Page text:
Recording your Podcast

You might be surprised how flexible the process of recording your podcast can be. From a dedicated home studio to a casual on-location setup, there are loads of ways to make it work. But no matter your approach, focusing on a few key elements will make a huge difference in the quality of your final podcast.

Choosing Your Gear

Okay, let’s be honest, you could technically record an entire podcast with your smartphone, but the result might make your listeners cringe. Investing in even basic equipment gives your podcast a professional edge that listeners will appreciate.

Here’s the essential kit:

  • The Microphone: A decent microphone is your best friend. Even something like the Blue Snowball Ice is a huge step up from your phone. If your budget allows, explore mid-range mics or even professional options if you want that polished sound.
  • Pop shield/filter: Have you ever listened to a podcast where every “puh” and “buh” sound blasts your ears? That’s where a pop filter saves the day. A store-bought one is great, or you can DIY one with simple materials.
  • Headphones: Invest in over-ear studio headphones. They’ll help you catch any audio issues during recording and make editing much easier.
  • Your Computer is Key: You’ll need a decent laptop or desktop to run things. Look for specs like 8GB RAM, an SSD drive, and a decent processor. PC or Mac? It’s up to you!
  • Software (The DAW): You’ll need recording and editing software. Audacity and Reaper are great free options, and Pro Tools is the industry standard. There are even podcast-specific tools out there worth exploring.

Pro-tip: Think about your ambition level. If you’re serious about podcasting, starting with mid-range gear can save you from upgrading down the line.

Choosing Your Gear (Budget to Pro)

Let’s face it, podcasting gear can get expensive quickly! But don’t worry, you can achieve great results on any budget. Here’s a breakdown of some solid options to get you started:

Starter Setup ($50-100)

  • Headset with Microphone: Look for gaming headsets with decent mics; comfort matters for longer recordings.
  • Smartphone Recording App: Many free apps offer basic recording and even editing features. (Anchor, Lexis Audio Editor, Shureplus are all viable options)

Mid-Range Setup ($200-500)

  • USB Microphone: Options like the Blue Yeti or Samson Q2U are huge upgrades over headsets.
  • Pop Filter: Essential for minimizing those harsh “puhs” and “buhs.”
  • Headphones: Basic studio monitor headphones like the Audio-Technica ATH-M20X will do the trick.
  • DAW: Audacity (free) is excellent for beginners, Protools (paid) gives you more editing power.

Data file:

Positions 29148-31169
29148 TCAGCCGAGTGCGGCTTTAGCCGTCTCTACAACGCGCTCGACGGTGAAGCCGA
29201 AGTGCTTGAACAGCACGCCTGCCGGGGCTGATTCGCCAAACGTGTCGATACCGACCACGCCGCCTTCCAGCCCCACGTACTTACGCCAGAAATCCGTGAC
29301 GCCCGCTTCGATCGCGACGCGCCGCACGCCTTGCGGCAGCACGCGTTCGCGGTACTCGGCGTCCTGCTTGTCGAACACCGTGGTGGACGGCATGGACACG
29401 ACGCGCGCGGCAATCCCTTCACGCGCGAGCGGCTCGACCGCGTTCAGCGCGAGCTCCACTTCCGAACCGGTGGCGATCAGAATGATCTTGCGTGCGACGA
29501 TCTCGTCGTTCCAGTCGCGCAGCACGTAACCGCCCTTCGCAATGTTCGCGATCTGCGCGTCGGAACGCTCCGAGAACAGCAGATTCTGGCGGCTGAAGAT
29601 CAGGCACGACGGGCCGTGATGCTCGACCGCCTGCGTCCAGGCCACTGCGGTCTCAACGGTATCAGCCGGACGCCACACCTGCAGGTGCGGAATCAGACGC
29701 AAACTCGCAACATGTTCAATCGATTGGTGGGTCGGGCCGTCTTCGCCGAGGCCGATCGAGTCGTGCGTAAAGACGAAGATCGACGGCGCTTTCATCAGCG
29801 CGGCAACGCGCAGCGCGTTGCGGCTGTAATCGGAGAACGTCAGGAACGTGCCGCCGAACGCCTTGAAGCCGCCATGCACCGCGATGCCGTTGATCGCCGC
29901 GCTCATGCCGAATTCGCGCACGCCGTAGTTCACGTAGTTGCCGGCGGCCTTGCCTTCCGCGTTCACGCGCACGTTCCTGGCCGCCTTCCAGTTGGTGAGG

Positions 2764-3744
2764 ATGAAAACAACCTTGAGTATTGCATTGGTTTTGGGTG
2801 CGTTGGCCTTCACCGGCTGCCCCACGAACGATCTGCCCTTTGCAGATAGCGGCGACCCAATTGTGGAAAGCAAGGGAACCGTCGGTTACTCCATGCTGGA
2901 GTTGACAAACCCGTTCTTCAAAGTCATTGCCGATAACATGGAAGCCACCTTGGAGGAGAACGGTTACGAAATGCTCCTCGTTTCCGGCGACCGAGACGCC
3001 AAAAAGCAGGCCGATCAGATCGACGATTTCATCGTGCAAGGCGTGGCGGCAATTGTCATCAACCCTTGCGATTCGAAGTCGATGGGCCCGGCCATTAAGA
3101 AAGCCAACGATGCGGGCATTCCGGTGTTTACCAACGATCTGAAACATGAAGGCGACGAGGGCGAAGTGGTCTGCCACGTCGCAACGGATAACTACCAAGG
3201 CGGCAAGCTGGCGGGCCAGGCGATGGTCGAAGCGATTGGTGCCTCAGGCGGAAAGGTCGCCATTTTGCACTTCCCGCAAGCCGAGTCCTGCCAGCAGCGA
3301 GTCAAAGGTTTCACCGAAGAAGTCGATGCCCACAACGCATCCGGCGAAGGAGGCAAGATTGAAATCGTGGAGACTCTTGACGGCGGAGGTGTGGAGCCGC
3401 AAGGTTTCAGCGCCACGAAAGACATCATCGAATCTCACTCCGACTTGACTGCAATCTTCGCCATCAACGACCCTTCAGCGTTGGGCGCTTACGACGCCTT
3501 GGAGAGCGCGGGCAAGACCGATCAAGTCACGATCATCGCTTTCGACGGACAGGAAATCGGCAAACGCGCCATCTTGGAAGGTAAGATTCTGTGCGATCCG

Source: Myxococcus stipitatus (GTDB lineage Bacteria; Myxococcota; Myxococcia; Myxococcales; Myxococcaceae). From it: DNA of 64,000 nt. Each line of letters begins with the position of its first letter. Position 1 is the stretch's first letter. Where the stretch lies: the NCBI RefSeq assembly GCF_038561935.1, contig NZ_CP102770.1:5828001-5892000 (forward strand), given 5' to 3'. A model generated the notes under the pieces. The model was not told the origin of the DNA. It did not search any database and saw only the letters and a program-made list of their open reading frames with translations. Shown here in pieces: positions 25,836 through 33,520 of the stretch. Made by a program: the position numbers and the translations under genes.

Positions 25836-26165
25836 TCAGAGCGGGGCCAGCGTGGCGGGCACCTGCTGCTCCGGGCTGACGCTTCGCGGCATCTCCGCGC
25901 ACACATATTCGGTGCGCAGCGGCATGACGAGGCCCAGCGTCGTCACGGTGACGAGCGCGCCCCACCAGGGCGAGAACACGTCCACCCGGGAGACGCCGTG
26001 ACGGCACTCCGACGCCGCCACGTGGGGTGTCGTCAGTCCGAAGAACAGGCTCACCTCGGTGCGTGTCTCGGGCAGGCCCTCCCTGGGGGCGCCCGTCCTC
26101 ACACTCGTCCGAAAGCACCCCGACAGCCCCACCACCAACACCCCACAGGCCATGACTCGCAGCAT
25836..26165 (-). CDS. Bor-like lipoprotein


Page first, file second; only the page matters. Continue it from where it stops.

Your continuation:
Pro-Level Setup ($500+)

  • XLR Microphone: Legendary mics like the Shure SM7B offer unmatched quality, but they need an interface.
  • Digital Audio Interface: Connects XLR mics to your computer (Focusrite Scarlett 2i2 is popular).
  • Headphones: Invest in higher-end studio monitors for accurate sound reproduction.
  • Advanced DAW: Pro Tools is the standard, but explore other options if it’s overkill for your needs, research about AI tools that can help you to save time when editing your Podcast (Resound).
  • Accessories: Mic stand (like the Rode PSA1+), acoustic treatment (Example: DIY Acoustic panels), XLR cables.

Pro-Tip: Consider all-in-one solutions like the Rodecaster Pro II. They streamline recording and offer great features for podcasters.

Important Note: This is just a starting point! Do your research to find the best gear in your price range, considering reviews and your specific needs.

Setting Up Your Space: Practical Tips for Better Audio on Any Budget

While a perfectly soundproofed studio is amazing, most of us start with the spaces we already have. Fortunately, even simple adjustments can significantly improve your podcast’s audio quality.

  • Hunt for Quiet: Start by seeking the quietest spot in your home. Bedrooms, basements, or even a roomy closet often provide a calmer environment. Avoid kitchens, active living areas, and places with noisy appliances.
  • Minimize External Noise: Close doors and windows to block out traffic and other outside sounds.
  • Turn Off the Hum: Air conditioners, fans, even buzzing refrigerators or computers in other rooms can create unwanted background noise. Unplug or temporarily relocate anything that hums.

Understanding Room Acoustics: How Your Space Affects Your Sound

Sound waves travel through a room and interact with the surfaces they encounter. This interaction can affect the quality of the sound you record in several ways: